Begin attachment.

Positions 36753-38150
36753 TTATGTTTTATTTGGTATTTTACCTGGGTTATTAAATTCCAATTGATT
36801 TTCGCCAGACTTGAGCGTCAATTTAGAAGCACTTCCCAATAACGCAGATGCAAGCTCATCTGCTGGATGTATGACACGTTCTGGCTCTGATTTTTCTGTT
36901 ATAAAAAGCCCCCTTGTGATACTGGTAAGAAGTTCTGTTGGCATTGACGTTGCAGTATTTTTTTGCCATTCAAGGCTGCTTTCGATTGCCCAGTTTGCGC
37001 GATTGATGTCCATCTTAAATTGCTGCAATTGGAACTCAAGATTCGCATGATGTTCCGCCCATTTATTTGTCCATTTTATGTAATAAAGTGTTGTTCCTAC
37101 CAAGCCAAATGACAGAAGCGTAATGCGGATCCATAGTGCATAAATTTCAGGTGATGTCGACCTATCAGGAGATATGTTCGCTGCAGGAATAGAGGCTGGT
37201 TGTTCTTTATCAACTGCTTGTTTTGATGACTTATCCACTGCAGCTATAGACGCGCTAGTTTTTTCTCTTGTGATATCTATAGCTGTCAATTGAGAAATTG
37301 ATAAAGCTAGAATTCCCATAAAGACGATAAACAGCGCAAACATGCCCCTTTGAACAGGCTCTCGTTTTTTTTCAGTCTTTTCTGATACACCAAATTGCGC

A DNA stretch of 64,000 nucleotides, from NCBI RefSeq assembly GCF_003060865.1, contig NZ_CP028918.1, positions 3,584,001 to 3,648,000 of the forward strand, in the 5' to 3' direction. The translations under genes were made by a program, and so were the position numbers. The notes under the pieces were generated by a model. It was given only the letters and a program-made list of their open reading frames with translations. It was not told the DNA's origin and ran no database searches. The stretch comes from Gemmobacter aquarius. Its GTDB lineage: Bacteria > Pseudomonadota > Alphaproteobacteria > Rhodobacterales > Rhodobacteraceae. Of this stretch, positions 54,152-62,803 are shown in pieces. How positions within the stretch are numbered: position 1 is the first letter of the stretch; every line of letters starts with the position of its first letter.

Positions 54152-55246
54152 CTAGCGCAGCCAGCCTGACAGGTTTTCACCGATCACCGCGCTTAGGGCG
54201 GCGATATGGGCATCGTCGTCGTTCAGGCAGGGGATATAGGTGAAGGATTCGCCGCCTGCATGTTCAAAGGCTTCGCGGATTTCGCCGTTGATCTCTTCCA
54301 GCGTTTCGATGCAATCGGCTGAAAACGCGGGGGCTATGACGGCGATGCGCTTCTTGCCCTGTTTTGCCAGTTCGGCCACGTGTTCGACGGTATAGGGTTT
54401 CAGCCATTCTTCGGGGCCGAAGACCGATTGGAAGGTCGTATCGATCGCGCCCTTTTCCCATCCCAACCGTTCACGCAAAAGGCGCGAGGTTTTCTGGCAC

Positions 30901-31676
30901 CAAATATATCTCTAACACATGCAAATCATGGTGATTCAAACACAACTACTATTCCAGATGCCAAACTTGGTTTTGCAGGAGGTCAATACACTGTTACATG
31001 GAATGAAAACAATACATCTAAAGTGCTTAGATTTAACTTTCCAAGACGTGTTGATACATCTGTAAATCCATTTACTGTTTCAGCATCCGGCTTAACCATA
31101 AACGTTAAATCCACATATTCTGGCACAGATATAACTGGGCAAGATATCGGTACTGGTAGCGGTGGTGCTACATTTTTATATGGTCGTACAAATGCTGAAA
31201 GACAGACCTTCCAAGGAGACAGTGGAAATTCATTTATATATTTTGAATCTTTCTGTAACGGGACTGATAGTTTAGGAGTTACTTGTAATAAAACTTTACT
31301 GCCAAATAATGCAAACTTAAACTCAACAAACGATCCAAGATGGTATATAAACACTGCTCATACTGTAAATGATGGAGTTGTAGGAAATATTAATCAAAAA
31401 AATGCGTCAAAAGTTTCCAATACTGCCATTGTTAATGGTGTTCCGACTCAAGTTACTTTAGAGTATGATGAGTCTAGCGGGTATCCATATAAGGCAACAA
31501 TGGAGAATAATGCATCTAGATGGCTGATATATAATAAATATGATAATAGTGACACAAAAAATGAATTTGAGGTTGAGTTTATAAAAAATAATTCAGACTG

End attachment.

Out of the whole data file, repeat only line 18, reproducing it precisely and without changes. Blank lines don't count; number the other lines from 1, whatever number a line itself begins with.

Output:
31101 AACGTTAAATCCACATATTCTGGCACAGATATAACTGGGCAAGATATCGGTACTGGTAGCGGTGGTGCTACATTTTTATATGGTCGTACAAATGCTGAAA